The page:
The Chinese could take as much exception to the August 30 march in New Delhi by exiled Tibetans in support of the Hong Kong protesters as to US President Donald Trump signing the so-called Hong Kong Human Rights and Democracy Act last Thursday. India would have exploded in fury at any such gesture of sympathy for Kashmiris who are regarded as “terrorists”. Or in earlier years for the Naga, Mizo and Khalistani secessionists.
So it’s understandable that Beijing should be stunned by the ferocity of the protests and even more by the recent election when candidates seeking to loosen China’s control seized an overwhelming majority of the 452 elected seats in the city’s 18 district councils. The outcome indicated the Hong Kong public’s loss of confidence in the “one country, two systems” formula which Beijing put in place when British rule ended in 1997 and the former colony was merged with China. It is interpreted as a rebuke to Beijing and to 62-year-old Carrie Lam Cheng Yuet-ngor, whom Beijing appointed in 2017 as Hong Kong’s fourth chief executive. Ms Lam, who earlier dismissed calls for political reform while insisting that a silent majority supported her, has been forced to eat humble pie. The pro-democracy camp is now demanding direct popular elections for the city’s leadership and legislature, and a probe into alleged police brutality against demonstrators.
Although comments by foreigners are resented as interference in China’s internal affairs, the Chinese are politically mature enough to know that the American bark is worse than its bite. Despite fulminations about human rights in Tibet, the United States has done precious little to compel Beijing to introduce reforms, or make it possible for exiled Tibetans to return, or to restore the Dalai Lama’s authority. Every so often an American President stages an “accidental” meeting with the Dalai Lama to remind China that he still has an ace of spades up his sleeve. But does he play it? Never! Doing so would close his ultimate option.
Washington plays these games when it has problems with China that have nothing to do with Tibet. The last meeting between the Dalai Lama and a US President (Barack Obama) was in 2016, and coincided with Japanese and American accusations that China was extending its influence into the Western Pacific with submarines and surface vessels and pushing territorial claims in the South China Sea. In one incident of brinkmanship, a Chinese observation ship shadowed a US aircraft carrier as it joined warships from Japan and India for drills (the famous Quad) close to waters which Beijing considers its backyard. China’s official news agency accused Washington of breaking its promise not to support Tibet’s independence — the US had “seriously jeopardised China-US relations, and deeply hurt the Chinese people’s feelings”.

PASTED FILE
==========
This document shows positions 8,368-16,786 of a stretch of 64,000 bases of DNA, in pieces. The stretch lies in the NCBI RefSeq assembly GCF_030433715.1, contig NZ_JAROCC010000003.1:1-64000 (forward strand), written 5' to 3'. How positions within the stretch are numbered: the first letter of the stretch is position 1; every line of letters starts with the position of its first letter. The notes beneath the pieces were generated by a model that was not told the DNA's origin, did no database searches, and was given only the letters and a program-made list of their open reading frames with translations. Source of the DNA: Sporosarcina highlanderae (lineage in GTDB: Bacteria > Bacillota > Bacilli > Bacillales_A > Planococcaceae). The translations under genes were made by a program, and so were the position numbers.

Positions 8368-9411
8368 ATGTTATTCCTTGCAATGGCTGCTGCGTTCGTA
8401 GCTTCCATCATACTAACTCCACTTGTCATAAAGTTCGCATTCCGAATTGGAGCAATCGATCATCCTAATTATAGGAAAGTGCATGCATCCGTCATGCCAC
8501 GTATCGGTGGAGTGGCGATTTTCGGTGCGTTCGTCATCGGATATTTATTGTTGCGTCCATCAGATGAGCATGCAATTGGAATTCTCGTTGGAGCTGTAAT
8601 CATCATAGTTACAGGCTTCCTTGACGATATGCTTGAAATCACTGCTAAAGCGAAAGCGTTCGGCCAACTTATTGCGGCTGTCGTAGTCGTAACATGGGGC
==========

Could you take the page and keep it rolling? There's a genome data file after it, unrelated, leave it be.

But both sides pulled back from the brink. This time too, the sound and the fury are expected to stop short of action. Vowing retaliation, China has denounced Mr Trump’s new law as illegal interference and twice summoned the American ambassador in one week for a dressing down. But just as the Chinese are not expected to break the trade talks with the US, the Americans are not expected to impose sanctions on China which the new law permits. Trade matters more than human rights. Soybean is more precious to Washington than students.
Hefty Chinese tariffs have already seen US soybean sales to China fall by 90 per cent since 2017, largely replaced by imports from Brazil, which is expected to harvest a crop 27 per cent bigger than the US, according to the agricultural data provider Gro Intelligence. If the China-US trade talks drag on for another two months, American farmers will miss the best sales chance to China in the new marketing year and unsold soybeans will add further to US stockpiles. China bought more than 13 billion pounds of Argentinian beans this year, out of its total demand of roughly 187 billion pounds. In October, almost 100 per cent of Argentina’s soybean exports went to China. Expecting a bumper crop in 2020, Argentinian farmers are keeping their fingers crossed hoping that efforts to clinch a China-US deal will continue to be frustrated.
Sanctions are a two-way street. The Institute for International Economics in Washington calculated as long ago as 1995 that sanctions cost the US economy a staggering $20 billion in lost exports, and some 200,000 Americans their jobs. America’s own interest was another reason for seeking a way out of the sanctions which the US imposed on India and Pakistan after the 1998 nuclear tests. America’s wheat-growing Pacific northwest states feared another glut and a slump in world prices that would severely affect US incomes if they could not sell to South Asia. Pakistan, which had bought 37 per cent of the wheat grown in this particular region of the US the previous year, faced another food shortage but sanctions prevented a similar deal. So, despite his gesture of support for democracy in Hong Kong, there’s little likelihood of Mr Trump cutting his nose to spite his face by using sanctions against China.
Democracy in Hong Kong can expect more than lip service only if the cause also serves someone else’s interest. That factor ensured Indian support for East Bengal (which eventually became independent Bangladesh) in 1971. The coalescence is unlikely to be repeated.
Readers in Kolkata, and especially the old boys of La Martiniere, will be interested to learn that the Hong Kong protesters last met in the park named after Sir Paul Chater (1896-1926), whom the school prayer eulogises as “our benefactor”. Born Khachik Pogose Astwachatoor, one of the 13 offspring of Armenian parents, Chater was orphaned at the age of seven, and admitted to La Martiniere on a scholarship. As a banker and broker, he made good in Hong Kong. His `11-lakh bequest in 1924-25 saved the institution from closure.